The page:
Search - List of Books by Walter Benjamin
"Opinions are a private matter. The public has an interest only in judgments." -- Walter Benjamin
Walter Bendix Schönflies Benjamin (15 July 1892 — 27 September 1940) was a German-Jewish intellectual (philosopher, sociologist, literary critic, translator, essayist) occasionally associated with the Frankfurt School of critical theory. His sociologic and cultural critical thought, combining historical materialism, German idealism, and Jewish mysticism, proved a novel contribution to aesthetic theory and to Western Marxism. As a literary critic, his most famous essays are about Charles Baudelaire (1821—67), coiner of the term modernism; as a translator he produced the Tableaux Parisiens edition of Les Fleurs du mal (1857), by Baudelaire, and À la recherche du temps perdu (1913—27), by Marcel Proust (1871—1922).
Total Books: 215
His turn to Marxism in the 1930s resulted from the influence of playwright and friend Bertolt Brecht, whose critical aesthetics developed epic theatre and its Verfremdungseffekt (defamiliarisation, alienation). An earlier influence was friend Gershom Scholem, founder of the academic study of the Kabbalah and of Jewish mysticism.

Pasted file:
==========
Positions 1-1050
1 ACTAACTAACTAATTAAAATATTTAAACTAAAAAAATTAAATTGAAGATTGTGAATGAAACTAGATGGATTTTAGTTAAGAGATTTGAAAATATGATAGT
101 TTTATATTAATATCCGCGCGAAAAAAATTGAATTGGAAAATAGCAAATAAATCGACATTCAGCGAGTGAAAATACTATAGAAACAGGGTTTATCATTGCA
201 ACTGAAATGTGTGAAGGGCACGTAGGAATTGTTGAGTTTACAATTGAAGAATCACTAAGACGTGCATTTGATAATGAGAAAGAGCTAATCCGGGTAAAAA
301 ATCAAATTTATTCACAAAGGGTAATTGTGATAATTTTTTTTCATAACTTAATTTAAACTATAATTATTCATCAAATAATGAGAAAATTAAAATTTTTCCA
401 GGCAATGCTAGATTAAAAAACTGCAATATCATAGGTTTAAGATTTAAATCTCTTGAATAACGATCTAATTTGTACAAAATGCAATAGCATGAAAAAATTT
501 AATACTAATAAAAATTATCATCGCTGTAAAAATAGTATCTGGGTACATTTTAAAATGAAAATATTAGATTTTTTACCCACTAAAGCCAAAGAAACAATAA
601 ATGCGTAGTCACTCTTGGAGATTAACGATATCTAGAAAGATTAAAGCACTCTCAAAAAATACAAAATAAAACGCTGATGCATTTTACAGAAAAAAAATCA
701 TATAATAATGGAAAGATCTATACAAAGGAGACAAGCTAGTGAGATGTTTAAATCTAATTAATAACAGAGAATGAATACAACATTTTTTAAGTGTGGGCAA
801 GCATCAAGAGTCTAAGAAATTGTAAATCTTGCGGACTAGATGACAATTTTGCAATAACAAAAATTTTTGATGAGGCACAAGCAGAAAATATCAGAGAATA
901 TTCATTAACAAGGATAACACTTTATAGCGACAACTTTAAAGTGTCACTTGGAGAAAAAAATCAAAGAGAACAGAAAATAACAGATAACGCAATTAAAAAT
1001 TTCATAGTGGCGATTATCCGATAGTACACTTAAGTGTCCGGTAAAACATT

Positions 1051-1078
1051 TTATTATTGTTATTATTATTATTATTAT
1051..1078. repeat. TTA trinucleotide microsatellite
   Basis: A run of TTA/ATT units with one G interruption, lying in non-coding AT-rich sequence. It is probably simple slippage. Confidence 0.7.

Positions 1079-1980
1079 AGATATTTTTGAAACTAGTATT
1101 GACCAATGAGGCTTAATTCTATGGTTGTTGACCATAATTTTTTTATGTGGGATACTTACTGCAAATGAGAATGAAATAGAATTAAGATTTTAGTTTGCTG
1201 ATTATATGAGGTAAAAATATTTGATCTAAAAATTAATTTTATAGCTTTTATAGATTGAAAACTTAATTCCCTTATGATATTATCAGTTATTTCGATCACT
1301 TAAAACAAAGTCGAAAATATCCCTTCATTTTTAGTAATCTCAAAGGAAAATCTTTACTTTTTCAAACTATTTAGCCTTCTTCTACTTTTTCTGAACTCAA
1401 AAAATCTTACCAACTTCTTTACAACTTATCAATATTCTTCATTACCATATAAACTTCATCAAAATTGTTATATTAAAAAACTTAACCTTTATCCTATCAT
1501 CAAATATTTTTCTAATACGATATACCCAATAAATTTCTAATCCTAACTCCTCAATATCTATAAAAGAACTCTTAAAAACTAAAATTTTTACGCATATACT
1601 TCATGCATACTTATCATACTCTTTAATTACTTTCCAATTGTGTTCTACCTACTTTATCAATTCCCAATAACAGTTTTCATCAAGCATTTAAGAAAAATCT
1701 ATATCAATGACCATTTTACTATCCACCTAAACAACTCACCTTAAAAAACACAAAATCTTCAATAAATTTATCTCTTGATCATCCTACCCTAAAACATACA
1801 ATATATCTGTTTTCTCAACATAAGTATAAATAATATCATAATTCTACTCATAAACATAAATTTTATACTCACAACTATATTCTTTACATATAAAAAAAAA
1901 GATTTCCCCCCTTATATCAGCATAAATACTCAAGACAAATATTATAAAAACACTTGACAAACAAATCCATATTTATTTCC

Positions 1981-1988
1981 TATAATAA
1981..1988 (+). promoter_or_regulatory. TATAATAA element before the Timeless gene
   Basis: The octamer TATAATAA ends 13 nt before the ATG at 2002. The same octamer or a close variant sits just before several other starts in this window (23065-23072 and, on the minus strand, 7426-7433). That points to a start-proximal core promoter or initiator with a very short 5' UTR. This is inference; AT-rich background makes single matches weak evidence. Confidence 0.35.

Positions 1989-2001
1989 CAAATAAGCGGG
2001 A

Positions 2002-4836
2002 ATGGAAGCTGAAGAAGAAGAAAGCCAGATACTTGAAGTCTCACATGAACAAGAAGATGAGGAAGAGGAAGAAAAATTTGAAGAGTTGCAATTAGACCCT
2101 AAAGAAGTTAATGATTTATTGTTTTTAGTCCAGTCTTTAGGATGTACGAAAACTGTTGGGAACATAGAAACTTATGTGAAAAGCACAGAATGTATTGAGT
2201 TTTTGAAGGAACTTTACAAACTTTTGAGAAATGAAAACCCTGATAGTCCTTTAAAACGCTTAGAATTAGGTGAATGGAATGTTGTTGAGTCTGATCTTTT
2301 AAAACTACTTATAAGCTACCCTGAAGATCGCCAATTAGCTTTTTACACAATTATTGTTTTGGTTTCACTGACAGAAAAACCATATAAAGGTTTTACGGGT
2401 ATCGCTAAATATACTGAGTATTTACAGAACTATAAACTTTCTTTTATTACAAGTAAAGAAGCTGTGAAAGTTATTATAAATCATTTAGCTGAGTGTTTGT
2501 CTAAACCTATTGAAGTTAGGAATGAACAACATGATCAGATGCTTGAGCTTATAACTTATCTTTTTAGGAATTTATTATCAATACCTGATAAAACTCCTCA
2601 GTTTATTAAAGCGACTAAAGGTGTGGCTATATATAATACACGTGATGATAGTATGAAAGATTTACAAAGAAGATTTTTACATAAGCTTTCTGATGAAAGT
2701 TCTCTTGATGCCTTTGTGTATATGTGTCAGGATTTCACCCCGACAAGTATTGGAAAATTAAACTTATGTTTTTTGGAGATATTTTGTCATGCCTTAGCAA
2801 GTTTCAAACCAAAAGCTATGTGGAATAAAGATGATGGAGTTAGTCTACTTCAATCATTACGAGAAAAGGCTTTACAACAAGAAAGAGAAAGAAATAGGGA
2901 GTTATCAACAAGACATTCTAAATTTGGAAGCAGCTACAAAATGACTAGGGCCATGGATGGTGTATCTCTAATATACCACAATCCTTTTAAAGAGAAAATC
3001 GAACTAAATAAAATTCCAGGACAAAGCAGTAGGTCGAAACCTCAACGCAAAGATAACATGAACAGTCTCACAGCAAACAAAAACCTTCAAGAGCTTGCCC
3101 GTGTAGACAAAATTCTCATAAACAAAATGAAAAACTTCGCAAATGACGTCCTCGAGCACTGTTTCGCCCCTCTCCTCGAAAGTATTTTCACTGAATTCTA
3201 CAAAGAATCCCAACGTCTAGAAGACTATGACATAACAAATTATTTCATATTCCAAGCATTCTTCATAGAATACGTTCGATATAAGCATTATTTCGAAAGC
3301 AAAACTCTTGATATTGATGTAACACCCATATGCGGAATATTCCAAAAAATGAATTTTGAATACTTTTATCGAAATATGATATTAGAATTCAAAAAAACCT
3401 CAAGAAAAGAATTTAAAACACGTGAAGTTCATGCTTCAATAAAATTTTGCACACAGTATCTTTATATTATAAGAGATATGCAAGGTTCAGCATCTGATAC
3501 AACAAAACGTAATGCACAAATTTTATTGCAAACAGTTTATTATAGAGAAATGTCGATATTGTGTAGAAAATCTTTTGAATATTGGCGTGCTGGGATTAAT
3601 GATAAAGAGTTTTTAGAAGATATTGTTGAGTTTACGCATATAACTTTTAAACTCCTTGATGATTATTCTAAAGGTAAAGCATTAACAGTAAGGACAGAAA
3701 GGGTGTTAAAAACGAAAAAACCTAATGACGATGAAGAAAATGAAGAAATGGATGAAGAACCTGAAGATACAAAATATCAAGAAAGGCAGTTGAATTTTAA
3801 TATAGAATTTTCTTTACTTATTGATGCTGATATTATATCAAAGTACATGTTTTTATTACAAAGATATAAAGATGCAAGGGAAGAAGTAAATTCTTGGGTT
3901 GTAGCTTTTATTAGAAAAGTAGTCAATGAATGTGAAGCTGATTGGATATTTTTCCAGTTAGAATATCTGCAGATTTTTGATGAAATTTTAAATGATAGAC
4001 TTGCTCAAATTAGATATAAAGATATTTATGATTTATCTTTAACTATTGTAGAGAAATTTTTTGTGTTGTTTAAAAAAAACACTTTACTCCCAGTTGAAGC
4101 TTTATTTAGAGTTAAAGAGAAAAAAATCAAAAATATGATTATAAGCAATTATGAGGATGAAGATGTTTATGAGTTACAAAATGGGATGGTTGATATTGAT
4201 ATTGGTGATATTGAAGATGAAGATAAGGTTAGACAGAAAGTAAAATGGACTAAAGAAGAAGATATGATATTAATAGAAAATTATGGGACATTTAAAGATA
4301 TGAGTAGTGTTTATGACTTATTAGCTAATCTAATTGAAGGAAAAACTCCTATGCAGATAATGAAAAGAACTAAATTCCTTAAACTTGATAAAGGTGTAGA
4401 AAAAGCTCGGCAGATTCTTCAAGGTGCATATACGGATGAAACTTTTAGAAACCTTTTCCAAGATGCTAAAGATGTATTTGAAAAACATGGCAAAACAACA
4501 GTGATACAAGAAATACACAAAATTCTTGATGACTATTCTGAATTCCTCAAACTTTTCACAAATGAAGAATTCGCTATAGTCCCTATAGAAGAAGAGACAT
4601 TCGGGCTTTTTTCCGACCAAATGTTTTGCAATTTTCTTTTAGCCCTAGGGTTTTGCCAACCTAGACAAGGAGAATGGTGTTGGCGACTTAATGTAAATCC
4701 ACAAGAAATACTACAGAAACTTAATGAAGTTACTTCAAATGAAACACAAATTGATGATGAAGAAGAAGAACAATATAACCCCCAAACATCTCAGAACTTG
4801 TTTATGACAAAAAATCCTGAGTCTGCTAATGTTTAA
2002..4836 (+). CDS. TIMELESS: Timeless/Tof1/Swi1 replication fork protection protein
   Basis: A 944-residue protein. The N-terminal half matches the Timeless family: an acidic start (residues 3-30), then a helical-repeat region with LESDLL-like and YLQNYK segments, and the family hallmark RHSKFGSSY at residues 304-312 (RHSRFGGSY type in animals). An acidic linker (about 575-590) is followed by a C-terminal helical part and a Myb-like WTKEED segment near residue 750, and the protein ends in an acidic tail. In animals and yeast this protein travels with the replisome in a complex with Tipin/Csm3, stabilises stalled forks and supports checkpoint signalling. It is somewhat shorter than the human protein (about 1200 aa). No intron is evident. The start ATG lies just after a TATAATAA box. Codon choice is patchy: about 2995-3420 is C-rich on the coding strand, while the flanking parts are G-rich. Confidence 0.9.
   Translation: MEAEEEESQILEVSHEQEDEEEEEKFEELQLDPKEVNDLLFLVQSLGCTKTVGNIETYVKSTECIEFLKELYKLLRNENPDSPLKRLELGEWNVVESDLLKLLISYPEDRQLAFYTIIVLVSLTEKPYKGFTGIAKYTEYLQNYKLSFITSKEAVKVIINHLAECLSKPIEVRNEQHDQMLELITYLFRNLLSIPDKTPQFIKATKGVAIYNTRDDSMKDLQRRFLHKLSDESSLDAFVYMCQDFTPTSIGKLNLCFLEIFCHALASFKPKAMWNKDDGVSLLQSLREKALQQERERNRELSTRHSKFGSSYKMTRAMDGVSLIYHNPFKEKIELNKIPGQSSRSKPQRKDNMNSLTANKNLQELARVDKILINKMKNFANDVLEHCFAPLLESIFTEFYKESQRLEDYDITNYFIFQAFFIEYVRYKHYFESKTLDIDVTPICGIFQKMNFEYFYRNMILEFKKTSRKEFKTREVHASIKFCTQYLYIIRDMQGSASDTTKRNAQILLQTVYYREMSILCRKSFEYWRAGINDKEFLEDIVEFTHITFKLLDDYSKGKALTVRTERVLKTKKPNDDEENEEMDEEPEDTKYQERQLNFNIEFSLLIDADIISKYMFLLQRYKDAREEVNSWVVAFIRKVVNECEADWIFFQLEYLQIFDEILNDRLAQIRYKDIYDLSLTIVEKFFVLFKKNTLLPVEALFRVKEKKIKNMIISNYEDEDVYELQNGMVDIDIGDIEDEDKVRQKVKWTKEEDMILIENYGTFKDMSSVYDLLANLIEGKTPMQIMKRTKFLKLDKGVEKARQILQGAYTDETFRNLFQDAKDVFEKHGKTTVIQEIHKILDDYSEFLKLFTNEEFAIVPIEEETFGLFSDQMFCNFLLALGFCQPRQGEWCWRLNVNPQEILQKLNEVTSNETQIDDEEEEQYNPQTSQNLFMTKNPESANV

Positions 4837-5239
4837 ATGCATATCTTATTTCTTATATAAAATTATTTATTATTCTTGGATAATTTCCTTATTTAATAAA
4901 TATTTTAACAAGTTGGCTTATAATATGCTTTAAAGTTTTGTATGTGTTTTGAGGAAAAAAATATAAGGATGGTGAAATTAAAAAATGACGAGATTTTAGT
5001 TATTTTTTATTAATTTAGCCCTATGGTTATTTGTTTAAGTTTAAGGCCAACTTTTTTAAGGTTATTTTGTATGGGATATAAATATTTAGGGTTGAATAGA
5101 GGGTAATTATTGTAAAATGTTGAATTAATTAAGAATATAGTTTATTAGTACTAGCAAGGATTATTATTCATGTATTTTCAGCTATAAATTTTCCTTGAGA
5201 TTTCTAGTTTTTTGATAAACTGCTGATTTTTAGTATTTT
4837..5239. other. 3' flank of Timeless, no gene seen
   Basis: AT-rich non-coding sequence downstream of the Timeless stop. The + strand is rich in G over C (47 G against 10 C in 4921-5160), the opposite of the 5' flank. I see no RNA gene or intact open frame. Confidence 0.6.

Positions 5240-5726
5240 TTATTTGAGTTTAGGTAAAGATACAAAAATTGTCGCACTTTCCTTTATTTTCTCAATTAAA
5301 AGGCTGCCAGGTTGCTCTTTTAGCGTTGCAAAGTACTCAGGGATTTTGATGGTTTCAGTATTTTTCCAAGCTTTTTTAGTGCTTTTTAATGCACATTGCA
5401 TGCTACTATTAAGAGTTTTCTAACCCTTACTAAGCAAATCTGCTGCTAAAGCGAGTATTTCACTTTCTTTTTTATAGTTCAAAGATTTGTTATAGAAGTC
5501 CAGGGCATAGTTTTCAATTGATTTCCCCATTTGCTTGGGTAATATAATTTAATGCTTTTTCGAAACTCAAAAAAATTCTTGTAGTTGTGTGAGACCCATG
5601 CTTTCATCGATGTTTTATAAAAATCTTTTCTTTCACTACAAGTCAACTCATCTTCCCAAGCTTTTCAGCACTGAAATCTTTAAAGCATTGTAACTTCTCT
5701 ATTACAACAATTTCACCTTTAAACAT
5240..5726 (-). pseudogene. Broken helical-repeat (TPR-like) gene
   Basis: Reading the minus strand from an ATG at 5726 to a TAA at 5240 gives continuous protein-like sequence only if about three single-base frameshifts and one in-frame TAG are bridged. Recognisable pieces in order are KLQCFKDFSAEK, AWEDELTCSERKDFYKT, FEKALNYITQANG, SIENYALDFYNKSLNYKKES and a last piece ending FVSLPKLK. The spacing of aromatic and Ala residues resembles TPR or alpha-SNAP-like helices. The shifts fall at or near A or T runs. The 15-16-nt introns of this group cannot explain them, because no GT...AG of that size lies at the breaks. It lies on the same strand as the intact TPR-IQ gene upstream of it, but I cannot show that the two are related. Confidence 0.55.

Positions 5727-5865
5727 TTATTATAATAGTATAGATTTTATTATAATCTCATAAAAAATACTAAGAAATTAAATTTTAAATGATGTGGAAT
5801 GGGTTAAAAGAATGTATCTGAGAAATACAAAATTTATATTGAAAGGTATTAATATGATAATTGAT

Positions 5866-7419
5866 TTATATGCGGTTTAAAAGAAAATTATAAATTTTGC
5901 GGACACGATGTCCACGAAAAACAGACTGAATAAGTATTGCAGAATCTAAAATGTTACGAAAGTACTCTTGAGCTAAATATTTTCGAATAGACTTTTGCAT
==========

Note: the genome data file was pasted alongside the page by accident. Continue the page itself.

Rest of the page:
Influenced by the Swiss anthropologist Johann Jakob Bachofen (1815—87), Walter Benjamin coined the term “auratic perception”, denoting the aesthetic faculty by means of which civilization may recover an appreciation of myth. Benjamin's work is often cited in academic and literary studies, especially the essays "The Task of the Translator" (1923) and "The Work of Art in the Age of Mechanical Reproduction" (1936).
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